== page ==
When “Inherit the Wind” on Blu-ray was first announced, I eagerly chucked the previous MGM/UA non-anamorphic DVD release. Presented in 1.85, this is a sumptuous HD transfer. Filmed in black and white by the great cinematographer Ernest Laszlo, the film has never looked better. Details just pop, whether it’s the constant beads of forehead sweat or the texture of 1920s tweed jackets. Contrast and gray scale are balanced, with solid whites and deep blacks. Grain (remember when this was a BIG issue?) is present but completely appropriately.
Audio is presented via DTS-HD Mono. While audio levels could be goosed a bit higher, dialogue sounds full and analog audio anomalies (hiss, pops) are virtually non-existent. Ernest Gold’s score gets some shrift in dynamic range, but the disc offers an isolated music and effects track, presented in DTS-HD 2.0.
Extras include the aforementioned M&E track, a rather lengthy theatrical trailer and a promo for MGM’s 90th Anniversary. As this is my first Twilight Time review, I want to take a moment to praise one of the (many) consistent joys of the label: the liner notes of Julie Kirgo. Much of the anticipation when buying any Twilight Time release comes from the booklet containing Julie’s ruminations, observations and research on the title in question. Her thoughts on “Inherit the Wind” do not disappoint. Per usual, her essay is eloquent, informative and illuminating.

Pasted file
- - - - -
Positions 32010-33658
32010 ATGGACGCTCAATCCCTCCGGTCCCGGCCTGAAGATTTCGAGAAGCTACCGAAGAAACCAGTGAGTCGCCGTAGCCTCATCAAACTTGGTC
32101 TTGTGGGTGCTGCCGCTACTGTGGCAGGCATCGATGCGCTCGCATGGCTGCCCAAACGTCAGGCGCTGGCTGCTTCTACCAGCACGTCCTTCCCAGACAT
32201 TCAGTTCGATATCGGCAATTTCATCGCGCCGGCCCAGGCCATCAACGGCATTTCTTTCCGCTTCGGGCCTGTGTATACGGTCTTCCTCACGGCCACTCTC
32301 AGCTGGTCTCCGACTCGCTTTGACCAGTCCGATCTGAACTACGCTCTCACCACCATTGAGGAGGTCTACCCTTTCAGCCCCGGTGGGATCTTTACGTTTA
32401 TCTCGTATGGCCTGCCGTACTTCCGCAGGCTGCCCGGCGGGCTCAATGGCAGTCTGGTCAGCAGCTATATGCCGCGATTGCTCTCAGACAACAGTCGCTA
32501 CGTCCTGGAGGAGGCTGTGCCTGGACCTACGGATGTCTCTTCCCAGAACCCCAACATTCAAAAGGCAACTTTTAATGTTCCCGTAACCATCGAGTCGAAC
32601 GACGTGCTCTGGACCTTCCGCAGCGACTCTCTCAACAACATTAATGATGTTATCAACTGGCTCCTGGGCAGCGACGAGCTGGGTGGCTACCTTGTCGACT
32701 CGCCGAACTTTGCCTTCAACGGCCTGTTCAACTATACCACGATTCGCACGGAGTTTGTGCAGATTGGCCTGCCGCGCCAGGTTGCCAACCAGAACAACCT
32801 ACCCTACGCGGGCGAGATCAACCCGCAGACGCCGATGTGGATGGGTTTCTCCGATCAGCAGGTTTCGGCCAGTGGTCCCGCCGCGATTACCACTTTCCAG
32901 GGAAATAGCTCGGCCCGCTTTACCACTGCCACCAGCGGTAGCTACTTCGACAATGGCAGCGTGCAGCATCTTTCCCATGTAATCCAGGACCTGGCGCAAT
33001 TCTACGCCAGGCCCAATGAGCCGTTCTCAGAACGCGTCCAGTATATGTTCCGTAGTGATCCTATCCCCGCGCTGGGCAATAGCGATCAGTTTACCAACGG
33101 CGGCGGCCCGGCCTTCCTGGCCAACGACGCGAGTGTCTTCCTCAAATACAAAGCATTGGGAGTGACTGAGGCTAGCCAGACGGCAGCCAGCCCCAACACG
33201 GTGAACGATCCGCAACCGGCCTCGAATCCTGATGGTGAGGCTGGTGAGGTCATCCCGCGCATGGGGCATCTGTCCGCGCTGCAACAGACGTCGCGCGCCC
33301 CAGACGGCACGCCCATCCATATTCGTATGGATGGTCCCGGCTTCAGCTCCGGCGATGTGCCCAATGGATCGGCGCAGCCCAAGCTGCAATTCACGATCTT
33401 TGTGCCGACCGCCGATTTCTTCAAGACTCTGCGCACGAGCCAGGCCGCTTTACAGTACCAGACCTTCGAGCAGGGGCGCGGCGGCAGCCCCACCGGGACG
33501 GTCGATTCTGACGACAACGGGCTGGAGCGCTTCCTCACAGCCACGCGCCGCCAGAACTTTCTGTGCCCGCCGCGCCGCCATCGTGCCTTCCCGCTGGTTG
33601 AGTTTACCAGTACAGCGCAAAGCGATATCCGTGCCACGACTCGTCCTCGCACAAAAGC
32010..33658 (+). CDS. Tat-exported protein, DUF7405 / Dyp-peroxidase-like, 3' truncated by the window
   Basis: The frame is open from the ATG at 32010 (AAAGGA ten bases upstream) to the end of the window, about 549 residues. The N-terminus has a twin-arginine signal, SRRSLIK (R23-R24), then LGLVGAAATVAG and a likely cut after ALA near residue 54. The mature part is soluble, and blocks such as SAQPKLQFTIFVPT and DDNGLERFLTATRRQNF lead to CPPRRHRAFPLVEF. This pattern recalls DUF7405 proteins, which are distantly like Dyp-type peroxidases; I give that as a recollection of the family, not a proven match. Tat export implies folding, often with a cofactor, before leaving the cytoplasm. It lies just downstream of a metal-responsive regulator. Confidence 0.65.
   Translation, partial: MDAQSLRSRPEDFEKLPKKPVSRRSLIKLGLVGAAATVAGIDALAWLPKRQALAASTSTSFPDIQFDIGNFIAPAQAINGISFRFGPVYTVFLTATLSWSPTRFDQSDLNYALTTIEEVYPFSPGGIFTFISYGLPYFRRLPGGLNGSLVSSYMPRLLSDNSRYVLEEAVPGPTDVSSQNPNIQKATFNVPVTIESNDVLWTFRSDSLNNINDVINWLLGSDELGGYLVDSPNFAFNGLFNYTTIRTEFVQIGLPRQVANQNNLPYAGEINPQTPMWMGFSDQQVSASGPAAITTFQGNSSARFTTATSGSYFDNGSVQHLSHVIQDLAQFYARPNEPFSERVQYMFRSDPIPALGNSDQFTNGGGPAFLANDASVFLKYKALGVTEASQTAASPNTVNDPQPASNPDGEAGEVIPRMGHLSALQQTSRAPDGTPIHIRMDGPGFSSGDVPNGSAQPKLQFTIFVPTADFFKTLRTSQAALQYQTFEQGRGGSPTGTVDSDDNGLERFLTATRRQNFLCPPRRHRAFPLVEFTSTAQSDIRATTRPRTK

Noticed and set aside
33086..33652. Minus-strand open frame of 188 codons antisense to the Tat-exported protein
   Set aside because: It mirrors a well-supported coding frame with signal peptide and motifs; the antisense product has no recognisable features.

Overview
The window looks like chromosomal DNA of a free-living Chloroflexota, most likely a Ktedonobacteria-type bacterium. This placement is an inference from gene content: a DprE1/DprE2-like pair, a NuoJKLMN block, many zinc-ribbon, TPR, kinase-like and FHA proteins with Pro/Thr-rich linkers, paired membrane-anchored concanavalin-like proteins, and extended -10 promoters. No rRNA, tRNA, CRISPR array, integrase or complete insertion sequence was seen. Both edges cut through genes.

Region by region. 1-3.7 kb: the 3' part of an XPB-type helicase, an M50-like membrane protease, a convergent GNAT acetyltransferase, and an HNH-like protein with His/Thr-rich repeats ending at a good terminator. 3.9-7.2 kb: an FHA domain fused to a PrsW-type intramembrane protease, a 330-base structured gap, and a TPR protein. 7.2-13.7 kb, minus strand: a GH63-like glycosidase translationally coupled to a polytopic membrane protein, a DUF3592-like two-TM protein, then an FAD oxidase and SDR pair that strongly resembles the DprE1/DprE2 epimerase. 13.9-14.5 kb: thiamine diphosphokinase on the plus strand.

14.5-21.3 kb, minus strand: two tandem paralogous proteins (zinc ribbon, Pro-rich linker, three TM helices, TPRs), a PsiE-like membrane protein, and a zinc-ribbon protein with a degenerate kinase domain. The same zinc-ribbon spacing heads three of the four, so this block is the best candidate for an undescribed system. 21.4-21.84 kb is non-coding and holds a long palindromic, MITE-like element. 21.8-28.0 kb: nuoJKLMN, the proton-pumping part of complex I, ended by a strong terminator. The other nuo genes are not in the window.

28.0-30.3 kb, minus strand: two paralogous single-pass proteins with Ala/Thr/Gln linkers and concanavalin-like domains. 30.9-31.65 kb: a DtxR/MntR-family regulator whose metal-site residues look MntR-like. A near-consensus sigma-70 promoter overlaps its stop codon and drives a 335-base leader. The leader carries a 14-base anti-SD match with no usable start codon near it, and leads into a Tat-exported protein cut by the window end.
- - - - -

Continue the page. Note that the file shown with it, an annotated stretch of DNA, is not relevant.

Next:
It’s not often that I can credit a film with introducing me to a new word, but “Inherit the Wind” did exactly that, when at one point (1 hour and 5 minutes into the feature) the prosecution objects on the grounds of “jactitation.” Everyone in the courtroom immediately sports a confused face and the judge admits he’s not aware of the word. The prosecutor elucidates: “a specious or false premise.” In the 40 plus years since my first viewing, I’ve waited for the right moment to use that word in my own writings. That moment finally arrived…here.